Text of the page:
A research team from the Washington University has developed new high-tech smart glasses that could aid surgeons in the removal of cancer cells.
Often a long and complex operation, removing cancer cells is not always 100 percent successful, as sometimes it is impossible to remove all the affected tissue in one go. The team led by Samuel Achilefu have designed eyewear that make cancer cells highly visible to the surgeon performing the operation.
The device, which has not been given a name yet, contains custom software and a molecular imaging agent, so that the wearer sees the cancer cells glowing blue. This helps the surgeon to distinguish between healthy tissue and the afftected tissue, making it easier to remove the cancerous cells.
Next month Ryan Fields, MD, a Washington University assistant professor of surgery and Siteman surgeon, is planning to perform an operation wearing the smart glasses and says he welcomes any new technology which helps you to visualise cancer cells.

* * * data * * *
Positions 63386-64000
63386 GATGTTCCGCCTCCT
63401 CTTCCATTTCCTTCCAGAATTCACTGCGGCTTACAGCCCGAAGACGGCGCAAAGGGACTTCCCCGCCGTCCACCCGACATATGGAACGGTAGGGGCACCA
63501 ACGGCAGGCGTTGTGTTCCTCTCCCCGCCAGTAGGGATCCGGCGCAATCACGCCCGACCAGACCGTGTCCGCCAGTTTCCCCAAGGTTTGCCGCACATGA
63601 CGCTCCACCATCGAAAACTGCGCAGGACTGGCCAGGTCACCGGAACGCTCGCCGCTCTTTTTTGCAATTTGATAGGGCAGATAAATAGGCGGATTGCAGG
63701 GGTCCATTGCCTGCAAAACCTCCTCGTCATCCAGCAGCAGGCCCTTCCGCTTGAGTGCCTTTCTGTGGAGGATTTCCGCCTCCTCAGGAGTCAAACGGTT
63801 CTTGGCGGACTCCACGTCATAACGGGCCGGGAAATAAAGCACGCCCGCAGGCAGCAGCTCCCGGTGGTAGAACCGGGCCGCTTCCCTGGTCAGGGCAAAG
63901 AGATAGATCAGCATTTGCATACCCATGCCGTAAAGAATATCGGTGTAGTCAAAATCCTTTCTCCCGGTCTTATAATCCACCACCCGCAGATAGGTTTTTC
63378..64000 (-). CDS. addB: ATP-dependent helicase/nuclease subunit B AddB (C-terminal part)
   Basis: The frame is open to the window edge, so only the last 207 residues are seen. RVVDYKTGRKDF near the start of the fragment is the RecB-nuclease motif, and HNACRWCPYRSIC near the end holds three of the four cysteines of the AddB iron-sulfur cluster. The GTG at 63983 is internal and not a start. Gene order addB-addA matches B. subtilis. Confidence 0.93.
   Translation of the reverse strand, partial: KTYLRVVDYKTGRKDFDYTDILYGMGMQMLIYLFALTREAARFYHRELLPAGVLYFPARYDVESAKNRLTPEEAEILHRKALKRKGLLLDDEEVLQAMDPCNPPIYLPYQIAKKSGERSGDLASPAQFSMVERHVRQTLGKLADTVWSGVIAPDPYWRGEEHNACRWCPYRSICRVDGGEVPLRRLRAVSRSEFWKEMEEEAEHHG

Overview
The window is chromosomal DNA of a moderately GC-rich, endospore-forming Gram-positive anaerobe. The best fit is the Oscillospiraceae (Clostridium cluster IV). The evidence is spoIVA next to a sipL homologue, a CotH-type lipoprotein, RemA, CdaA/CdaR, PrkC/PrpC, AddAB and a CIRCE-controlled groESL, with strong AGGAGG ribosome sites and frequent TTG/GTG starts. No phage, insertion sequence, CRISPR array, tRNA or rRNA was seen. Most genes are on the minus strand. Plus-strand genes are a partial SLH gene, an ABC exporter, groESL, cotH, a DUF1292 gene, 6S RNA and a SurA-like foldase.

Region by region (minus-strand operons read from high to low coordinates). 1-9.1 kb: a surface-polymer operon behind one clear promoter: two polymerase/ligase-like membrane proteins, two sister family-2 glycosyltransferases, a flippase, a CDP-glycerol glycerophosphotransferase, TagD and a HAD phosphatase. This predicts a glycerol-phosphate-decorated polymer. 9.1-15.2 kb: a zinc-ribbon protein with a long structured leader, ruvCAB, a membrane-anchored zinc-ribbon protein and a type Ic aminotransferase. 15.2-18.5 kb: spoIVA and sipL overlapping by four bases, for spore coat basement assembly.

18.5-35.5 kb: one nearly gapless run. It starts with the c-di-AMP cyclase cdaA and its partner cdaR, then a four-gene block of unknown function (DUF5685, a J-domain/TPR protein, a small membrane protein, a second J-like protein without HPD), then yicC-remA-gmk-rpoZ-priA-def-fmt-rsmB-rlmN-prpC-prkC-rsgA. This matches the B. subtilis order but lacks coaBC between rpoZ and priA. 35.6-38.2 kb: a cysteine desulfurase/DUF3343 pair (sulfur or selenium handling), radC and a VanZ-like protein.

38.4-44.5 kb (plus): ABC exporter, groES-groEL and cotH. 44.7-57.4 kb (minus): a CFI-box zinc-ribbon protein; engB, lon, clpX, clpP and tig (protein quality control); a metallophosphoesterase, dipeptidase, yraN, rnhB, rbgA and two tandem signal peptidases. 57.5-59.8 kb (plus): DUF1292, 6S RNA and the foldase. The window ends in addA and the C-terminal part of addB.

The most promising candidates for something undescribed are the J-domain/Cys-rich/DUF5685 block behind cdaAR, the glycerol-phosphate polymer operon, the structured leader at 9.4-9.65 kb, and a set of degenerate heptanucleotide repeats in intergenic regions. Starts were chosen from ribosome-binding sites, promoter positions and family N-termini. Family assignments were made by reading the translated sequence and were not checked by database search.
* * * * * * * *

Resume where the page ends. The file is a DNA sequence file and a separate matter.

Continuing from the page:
“A limitation of surgery is that it’s not always clear to the naked eye the distinction between normal tissue and cancerous tissue,” Fields said. “With the glasses developed by Dr. Achilefu, we can better identify the tissue that must be removed.”
It is hoped that these new smart glasses will remove the need for patients to have to go through repeat operations. At the moment the device is awaiting testing and further development but when it eventually does become available it will be an excellent aid for surgeons worldwide.
“We’re in the early stages of this technology, and more development and testing will be done, but we’re certainly encouraged by the potential benefits to patients,” said breast surgeon Julie Margenthaler, MD, an associate professor of surgery at Washington University. “Imagine what it would mean if these glasses eliminated the need for follow-up surgery and the associated pain, inconvenience and anxiety.”
[Image via Pregon]